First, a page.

Colorectal Disease | Year: 2012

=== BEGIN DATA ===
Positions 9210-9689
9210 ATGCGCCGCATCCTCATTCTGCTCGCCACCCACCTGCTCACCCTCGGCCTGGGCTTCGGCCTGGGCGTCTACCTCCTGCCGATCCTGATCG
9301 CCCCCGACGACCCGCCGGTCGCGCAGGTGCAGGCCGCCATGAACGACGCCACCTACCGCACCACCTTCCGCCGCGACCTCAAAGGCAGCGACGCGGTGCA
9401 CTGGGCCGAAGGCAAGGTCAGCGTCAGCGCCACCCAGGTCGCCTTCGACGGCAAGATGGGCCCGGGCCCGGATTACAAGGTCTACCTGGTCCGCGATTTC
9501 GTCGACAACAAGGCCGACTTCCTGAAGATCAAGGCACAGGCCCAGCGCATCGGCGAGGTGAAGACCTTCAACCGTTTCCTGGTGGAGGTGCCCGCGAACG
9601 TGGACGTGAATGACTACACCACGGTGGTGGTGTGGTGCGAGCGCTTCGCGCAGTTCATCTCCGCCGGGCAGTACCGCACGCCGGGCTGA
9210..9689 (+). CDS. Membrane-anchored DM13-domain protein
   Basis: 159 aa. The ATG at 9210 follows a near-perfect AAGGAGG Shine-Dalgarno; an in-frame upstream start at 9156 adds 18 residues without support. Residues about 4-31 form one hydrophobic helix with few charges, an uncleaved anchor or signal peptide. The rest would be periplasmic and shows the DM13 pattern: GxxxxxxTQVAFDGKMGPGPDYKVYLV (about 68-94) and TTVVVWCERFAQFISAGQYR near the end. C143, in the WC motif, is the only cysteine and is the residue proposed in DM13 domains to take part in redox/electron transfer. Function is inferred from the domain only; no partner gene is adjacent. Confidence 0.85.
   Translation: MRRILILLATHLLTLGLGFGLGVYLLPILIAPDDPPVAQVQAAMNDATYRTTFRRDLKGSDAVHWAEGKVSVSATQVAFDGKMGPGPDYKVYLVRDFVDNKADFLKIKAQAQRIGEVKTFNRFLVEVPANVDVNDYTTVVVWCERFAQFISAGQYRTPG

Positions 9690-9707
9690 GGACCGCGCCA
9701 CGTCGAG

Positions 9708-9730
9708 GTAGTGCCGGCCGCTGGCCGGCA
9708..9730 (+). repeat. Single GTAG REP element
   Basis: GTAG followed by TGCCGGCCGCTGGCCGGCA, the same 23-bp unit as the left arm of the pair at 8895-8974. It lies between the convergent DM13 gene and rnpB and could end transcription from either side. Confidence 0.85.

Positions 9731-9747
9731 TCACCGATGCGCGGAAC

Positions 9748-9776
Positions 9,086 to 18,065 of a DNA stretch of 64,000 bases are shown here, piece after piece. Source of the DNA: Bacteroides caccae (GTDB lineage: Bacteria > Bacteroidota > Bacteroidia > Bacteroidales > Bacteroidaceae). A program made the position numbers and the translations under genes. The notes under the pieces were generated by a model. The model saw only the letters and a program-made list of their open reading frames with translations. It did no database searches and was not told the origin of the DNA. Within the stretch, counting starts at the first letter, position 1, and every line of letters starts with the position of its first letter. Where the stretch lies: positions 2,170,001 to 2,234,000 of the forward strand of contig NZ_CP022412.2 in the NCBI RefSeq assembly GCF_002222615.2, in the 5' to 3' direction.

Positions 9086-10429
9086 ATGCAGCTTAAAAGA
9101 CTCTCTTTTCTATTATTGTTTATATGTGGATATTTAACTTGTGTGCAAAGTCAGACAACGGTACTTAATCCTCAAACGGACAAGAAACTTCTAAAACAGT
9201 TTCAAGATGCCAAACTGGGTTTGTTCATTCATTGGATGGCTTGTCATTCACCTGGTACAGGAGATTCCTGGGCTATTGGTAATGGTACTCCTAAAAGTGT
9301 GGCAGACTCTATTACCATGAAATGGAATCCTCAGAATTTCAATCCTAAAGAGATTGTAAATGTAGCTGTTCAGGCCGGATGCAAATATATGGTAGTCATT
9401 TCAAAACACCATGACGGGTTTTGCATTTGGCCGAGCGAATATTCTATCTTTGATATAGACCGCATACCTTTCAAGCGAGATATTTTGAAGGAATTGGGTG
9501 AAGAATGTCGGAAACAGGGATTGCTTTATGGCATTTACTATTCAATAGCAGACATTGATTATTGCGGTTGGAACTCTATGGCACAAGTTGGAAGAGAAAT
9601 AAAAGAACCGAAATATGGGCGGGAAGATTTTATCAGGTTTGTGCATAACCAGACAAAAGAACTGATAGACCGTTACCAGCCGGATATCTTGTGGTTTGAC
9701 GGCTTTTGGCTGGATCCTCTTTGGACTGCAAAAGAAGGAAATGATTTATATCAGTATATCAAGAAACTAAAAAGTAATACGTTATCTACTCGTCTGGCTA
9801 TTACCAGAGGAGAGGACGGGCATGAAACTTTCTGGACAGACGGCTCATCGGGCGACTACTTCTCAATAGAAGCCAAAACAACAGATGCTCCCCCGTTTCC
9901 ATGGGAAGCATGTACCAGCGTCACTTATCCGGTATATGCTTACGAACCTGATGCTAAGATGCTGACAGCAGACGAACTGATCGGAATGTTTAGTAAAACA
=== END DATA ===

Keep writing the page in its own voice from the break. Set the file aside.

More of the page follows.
Background Complete mesocolic excision (CME) with central vessel ligation (CVL) as performed in Erlangen offers the best long-term outcome for colon cancer. The aim of this study was to assess specimens after laparoscopic vs open CME-CVL macroscopically and morphometrically in patients with left and right colon cancers. Method All specimens were freshly photographed. Precise tumour morphometry and grading of the surgical plane were performed as described by pathologists in Leeds, UK. Results Thirty-four specimens from right-sided cancers were divided into 18 transverse colon cancers (nine laparoscopic vs nine open) and 16 caecum-ascending colon cancers (seven laparoscopic vs nine open) and 56 specimens from left-sided cancers (33 laparoscopic vs 23 open). There was no difference between laparoscopically and open acquired left- and right-sided specimens. Specimens of transverse colon displayed differences in length of central ligation to tumour (open 11.67cm vs laparoscopic 8.72cm, P=0.049), length of central ligation to bowel wall (open 9.11cm vs laparoscopic 6.5cm, P=0.015) and lymph node clearance (open 46.33 vs laparoscopic 39.33, P=0.033). Conclusion Laparoscopy seems to offer specimens of similar quality after CME-CVL surgery for colon cancer to the open approach. Issues of completeness of excision from laparoscopy are raised for tumours located in the transverse colon. © 2012 The Authors. Colorectal Disease © 2012 The Association of Coloproctology of Great Britain and Ireland.